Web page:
How about those X-Men movies? Talk about a ragamuffin franchise. The appearance of a new mutant-em-up from our friends at 20th Century Fox is always, always cause for cautious enthusiasm. Well, unless you’re someone like my boyfriend, who grew up with the X-Men comics and hates the films for utterly disregarding the source material. I can’t argue with that. And now that we know what really good superhero movies look like, it’s even tougher for the X-Men to display cred. Ranking the previous X-flicks in chronological order, we get: mediocre, pretty damn good, shitty, shitty, pretty damn good, and acceptable. Now here comes Days of Future Past, which faces a massive cast and continuity that’s been put through a wood chipper. It could have failed. Some might say it should have failed.
It doesn’t. And I like these movies, warts and all, so I get to breathe a sigh of relief. Days is deeply, deeply efficient. It gets the job done. It’s fun and exciting with a good dose of humor and some tragedy, and, most impressively, it wrangles a smidgen of sense from the retcons that have gone before. Original director Bryan Singer is very welcome; he kickstarted this nonsense and now he brings the saga full circle, drawing heavily from the well-received X-Men: First Class to give us more inspired retro shenanigans, and also juggling the various mutants cramming the screen.
About that. One of the big problems with the two shitty entries, X-Men 3: The Last Stand and X-Men Origins: Wolverine, was the character bloat. Every beloved X-person had to turn up somewhere, and were generally reduced to doing tricks for thirty seconds like a glorified trading card. Days of Future Past appears horribly swollen, with Wolverine, Professor X, Magneto, Young Prof. X, Young Magneto, Mystique, Storm, Quicksilver, Beast, Shadowcat, Iceman, Colossus, Havoc, Bishop, Sunspot, Blink, Warpath, Toad, and Apocalypse. (Don’t accuse me of spoiling that last one; we all know the next film’s title.) And, yes, a lot of these rubes have mere glorified cameos. Halle Berry’s Storm, for instance, is in the movie just enough for brand name recognition. But as a demo reel of cool powers, Days excels. If I ever get one chance to be in a movie, I might like to play one of the less important X-Men. Y’know, just look really badass and say one or two lines and call it a day. Sign me up for some future sequel as, I dunno, Douglock or something.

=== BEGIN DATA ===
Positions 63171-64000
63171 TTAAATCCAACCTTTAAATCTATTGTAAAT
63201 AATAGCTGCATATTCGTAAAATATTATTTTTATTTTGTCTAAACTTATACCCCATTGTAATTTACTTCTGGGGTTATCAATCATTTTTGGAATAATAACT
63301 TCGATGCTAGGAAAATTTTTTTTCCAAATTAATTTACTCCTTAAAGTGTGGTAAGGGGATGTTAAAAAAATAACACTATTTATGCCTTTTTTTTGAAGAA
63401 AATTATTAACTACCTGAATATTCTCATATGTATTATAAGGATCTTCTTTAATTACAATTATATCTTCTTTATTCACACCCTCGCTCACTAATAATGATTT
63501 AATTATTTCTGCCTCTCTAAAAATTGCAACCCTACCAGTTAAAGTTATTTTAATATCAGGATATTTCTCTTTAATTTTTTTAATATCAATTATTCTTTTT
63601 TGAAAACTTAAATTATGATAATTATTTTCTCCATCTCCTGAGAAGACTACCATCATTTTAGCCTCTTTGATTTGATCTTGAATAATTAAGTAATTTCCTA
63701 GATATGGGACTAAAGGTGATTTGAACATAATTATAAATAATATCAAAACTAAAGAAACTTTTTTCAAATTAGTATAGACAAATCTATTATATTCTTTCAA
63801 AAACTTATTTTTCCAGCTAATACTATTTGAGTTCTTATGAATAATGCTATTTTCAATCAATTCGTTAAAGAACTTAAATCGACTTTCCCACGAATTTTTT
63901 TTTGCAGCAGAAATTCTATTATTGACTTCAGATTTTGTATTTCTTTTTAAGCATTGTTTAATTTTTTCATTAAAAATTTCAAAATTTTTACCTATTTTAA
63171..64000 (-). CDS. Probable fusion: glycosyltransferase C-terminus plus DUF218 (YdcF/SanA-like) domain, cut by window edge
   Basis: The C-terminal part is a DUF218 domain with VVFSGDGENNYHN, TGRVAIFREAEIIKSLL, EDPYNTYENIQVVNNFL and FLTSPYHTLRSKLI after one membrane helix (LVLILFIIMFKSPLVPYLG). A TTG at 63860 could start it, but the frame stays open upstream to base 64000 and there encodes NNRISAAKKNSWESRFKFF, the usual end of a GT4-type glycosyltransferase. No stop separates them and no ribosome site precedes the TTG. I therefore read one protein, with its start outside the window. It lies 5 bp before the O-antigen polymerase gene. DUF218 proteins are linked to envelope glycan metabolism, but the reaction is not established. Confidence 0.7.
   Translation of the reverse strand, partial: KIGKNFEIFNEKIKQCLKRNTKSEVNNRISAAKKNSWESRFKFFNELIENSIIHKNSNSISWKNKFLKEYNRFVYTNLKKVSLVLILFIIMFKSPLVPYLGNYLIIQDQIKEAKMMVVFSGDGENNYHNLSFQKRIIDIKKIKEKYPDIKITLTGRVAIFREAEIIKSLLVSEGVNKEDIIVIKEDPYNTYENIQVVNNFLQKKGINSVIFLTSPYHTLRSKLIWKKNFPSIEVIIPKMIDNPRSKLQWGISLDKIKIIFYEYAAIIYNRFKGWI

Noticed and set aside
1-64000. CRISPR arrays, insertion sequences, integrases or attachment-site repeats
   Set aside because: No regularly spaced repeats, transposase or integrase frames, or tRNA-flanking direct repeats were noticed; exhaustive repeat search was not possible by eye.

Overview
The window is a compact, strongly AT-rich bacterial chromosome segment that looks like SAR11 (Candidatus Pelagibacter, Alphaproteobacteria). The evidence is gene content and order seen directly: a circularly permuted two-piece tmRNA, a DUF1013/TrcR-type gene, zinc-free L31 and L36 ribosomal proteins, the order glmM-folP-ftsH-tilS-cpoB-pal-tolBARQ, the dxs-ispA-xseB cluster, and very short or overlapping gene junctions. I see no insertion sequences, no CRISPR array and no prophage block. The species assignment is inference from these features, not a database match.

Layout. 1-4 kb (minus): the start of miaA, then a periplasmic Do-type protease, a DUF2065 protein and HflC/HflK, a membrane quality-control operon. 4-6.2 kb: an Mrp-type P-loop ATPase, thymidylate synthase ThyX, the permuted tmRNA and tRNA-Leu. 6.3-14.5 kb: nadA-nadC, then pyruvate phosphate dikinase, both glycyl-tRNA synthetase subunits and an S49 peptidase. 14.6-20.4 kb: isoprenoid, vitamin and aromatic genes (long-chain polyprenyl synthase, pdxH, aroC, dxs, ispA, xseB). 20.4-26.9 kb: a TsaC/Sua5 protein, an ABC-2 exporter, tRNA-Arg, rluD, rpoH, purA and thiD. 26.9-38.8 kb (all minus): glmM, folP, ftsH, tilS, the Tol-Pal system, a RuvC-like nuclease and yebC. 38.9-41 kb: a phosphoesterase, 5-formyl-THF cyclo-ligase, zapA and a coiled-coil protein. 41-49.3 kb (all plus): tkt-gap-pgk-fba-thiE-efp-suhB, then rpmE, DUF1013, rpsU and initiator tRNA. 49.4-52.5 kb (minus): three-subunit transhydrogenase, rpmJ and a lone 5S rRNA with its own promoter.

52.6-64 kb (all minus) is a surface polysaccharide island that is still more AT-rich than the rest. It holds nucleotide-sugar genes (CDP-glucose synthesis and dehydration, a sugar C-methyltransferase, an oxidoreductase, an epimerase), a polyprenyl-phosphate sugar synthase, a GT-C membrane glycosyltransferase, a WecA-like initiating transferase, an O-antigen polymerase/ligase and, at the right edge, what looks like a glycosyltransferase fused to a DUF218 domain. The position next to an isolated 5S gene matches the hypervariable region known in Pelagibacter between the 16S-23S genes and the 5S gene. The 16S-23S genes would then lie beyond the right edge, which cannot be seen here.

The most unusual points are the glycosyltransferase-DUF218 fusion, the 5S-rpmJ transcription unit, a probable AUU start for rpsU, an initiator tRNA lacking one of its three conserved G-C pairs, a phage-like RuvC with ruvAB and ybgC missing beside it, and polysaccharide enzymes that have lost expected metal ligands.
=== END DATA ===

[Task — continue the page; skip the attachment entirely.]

There is a plot, a tangled plot indeed, one which, we realize, the entire series has been building toward. In the near future, Earth is fucked all to shit, thanks to the Sentinels -- dragon-skinned androids programmed to hunt and kill mutants, who have long since grown out of control. They can shapeshift to adapt to their enemies, and if that seems familiar, it’s because the Sentinels were conceived from the DNA of Mystique (Jennifer Lawrence), who was experimented on and tortured following her assassination of the Sentinels’ creator, Bolivar Trask (Peter Dinklage), in 1973. A last, desperate collective of mutants hides out in a remote monastery, where the aging Prof. Xavier (Patrick Stewart) and Magneto (Ian McKellen), now mournful allies, hatch a plan. Shadowcat (Ellen Page), the girl who walks through walls, can also send people’s conscious minds back in time, for.......some reason. If she could send someone back far enough, they could occupy their younger self and alter history, stopping Mystique. The only person whose mind is durable enough is everyone’s favorite cigar-fellating Canadian wild card, Wolverine (Hugh Jackman). So back he goes, back to the end of the Vietnam War, where he must recruit the young Xavier and Magneto as backup. Problem is, the former (James McAvoy) is an embittered drunk who has erased his own powers with drugs, and the latter (Michael Fassbender) is imprisoned deep below the Pentagon for a crime I shall not reveal. Bolivar Trask, meanwhile, is a Mengele-esque bastard who’s prodding President Nixon to approve his killer robot army, and the angry, off-the-rails Mystique is closing in.